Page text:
While Americans where attempting to sleep, Trek World Racing’s Brook Macdonald was getting ready to race the New Zealand National Championships. His secret weapon? A beautiful new paint job that partially masks the contours of his prototype 650b Trek Session.
It’s hard to tell was kind of special trickery the engineers at Trek have employed on this new bike, but the frame looks a little leaner than Ye ol’ Session, and the front triangle has a decidedly carbon look to it.
Spot anything we missed? Drop some knowledge in the comments section…
If you haven’t heard of Box by now, chances are you’re not into BMX racing. While the company has been working on some very intriguing mountain bike parts, like the shifters above and some hydraulic disc brakes that we saw at Interbike, Box has introduced a number of new parts for BMX race bikes that make up some of the stiffest and lightest bikes out of the gate. As the high-end arm of Promax, Toby Henderson (formerly of T.H.E.) took over the Promax brand about 3 years ago and with the help of senior designer/brand manager Michael Gamstetter, and Engineering product developer Colin Esquibel, new products have been designed in California and are being produced with all new tooling. After the early focus on BMX, Box is on a mission to enter the world of mountain biking with some refreshingly innovative components like the push-push shifter.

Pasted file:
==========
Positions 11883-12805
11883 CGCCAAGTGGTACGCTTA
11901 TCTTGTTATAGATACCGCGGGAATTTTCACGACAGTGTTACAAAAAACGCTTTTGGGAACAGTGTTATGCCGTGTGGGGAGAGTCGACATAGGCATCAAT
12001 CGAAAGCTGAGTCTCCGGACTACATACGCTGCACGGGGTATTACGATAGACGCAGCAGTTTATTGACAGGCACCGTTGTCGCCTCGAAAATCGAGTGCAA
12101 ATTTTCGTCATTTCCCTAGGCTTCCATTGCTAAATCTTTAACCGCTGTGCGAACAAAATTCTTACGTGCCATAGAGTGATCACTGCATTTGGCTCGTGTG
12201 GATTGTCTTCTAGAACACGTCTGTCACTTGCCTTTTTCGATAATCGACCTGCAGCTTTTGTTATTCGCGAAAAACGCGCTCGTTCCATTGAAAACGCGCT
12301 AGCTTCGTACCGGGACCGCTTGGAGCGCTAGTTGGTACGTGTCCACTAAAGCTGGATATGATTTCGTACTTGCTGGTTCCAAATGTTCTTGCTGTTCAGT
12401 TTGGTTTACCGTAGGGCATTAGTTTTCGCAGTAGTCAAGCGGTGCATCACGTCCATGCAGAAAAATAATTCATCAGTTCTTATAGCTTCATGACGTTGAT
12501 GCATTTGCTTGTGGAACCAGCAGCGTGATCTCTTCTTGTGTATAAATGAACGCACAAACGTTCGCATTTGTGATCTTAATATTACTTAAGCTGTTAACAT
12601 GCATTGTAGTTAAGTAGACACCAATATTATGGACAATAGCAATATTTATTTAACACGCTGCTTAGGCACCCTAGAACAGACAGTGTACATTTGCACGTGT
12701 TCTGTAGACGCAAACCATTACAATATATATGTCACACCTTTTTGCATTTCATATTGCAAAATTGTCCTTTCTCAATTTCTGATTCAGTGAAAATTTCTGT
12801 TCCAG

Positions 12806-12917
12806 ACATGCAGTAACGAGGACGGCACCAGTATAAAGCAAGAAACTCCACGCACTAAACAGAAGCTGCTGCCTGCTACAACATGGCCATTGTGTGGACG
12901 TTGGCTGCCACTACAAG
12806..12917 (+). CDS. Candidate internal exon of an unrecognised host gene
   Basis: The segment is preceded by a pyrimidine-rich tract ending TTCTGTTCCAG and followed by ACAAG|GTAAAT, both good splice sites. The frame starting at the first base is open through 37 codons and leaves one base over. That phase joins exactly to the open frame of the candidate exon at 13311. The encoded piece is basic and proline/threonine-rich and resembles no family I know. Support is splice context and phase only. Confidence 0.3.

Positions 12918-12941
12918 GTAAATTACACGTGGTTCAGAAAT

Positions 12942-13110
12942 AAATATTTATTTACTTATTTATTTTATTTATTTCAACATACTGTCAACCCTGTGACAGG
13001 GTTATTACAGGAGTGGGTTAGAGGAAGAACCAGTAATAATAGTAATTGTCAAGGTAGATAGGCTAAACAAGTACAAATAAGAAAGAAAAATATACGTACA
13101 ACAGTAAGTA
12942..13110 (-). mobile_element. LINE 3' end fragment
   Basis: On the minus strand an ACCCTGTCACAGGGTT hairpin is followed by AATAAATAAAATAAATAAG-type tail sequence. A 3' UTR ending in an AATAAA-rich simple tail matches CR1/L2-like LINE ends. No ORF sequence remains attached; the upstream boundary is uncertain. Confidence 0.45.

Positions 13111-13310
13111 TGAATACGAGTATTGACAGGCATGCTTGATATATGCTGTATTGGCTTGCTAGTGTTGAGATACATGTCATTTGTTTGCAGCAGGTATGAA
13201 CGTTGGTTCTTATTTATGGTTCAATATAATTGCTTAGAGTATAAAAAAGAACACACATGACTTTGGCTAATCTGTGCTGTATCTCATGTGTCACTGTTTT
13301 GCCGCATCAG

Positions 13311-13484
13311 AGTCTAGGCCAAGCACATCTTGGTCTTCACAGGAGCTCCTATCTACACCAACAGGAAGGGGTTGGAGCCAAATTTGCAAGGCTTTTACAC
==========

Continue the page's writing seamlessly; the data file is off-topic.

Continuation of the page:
Open the box for more after the break.
For years the cycling industry has been focused on carbon fiber, but lately the use of an old material in a new way seems to be gaining a lot of attention. Specifically, the use of titanium loaded into a 3D printer to create complex shapes and create a bicycle faster, and with more control. While not quite as advanced as the recent Empire Cycles MX-6 full suspension bike with the first fully 3D printed titanium frame, Flying machine is taking a different approach with the 3DP-F1 and using the technology to create custom fit titanium road bikes.